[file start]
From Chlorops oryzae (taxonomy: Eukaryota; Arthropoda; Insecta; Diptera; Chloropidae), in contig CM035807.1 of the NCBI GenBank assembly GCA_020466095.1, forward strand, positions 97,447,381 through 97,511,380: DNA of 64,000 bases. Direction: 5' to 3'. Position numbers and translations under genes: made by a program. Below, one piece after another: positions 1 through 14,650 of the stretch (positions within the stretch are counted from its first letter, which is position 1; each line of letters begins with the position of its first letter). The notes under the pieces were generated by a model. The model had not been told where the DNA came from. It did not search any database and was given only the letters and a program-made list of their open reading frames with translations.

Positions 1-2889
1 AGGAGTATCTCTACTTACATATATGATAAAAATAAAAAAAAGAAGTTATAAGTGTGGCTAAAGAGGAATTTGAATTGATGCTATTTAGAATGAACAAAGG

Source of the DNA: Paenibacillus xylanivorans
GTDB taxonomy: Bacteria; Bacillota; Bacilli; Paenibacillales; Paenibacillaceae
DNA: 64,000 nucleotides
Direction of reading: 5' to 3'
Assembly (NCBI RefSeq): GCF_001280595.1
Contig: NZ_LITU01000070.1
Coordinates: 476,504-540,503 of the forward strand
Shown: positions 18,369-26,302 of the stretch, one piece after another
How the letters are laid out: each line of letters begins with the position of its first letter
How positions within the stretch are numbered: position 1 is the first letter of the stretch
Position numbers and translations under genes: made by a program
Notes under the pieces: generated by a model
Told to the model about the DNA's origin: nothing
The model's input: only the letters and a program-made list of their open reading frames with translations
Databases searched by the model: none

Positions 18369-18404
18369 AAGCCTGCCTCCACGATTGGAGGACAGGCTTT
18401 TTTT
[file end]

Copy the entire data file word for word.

From Chlorops oryzae (taxonomy: Eukaryota; Arthropoda; Insecta; Diptera; Chloropidae), in contig CM035807.1 of the NCBI GenBank assembly GCA_020466095.1, forward strand, positions 97,447,381 through 97,511,380: DNA of 64,000 bases. Direction: 5' to 3'. Position numbers and translations under genes: made by a program. Below, one piece after another: positions 1 through 14,650 of the stretch (positions within the stretch are counted from its first letter, which is position 1; each line of letters begins with the position of its first letter). The notes under the pieces were generated by a model. The model had not been told where the DNA came from. It did not search any database and was given only the letters and a program-made list of their open reading frames with translations.

Positions 1-2889
1 AGGAGTATCTCTACTTACATATATGATAAAAATAAAAAAAAGAAGTTATAAGTGTGGCTAAAGAGGAATTTGAATTGATGCTATTTAGAATGAACAAAGG

Source of the DNA: Paenibacillus xylanivorans
GTDB taxonomy: Bacteria; Bacillota; Bacilli; Paenibacillales; Paenibacillaceae
DNA: 64,000 nucleotides
Direction of reading: 5' to 3'
Assembly (NCBI RefSeq): GCF_001280595.1
Contig: NZ_LITU01000070.1
Coordinates: 476,504-540,503 of the forward strand
Shown: positions 18,369-26,302 of the stretch, one piece after another
How the letters are laid out: each line of letters begins with the position of its first letter
How positions within the stretch are numbered: position 1 is the first letter of the stretch
Position numbers and translations under genes: made by a program
Notes under the pieces: generated by a model
Told to the model about the DNA's origin: nothing
The model's input: only the letters and a program-made list of their open reading frames with translations
Databases searched by the model: none

Positions 18369-18404
18369 AAGCCTGCCTCCACGATTGGAGGACAGGCTTT
18401 TTTT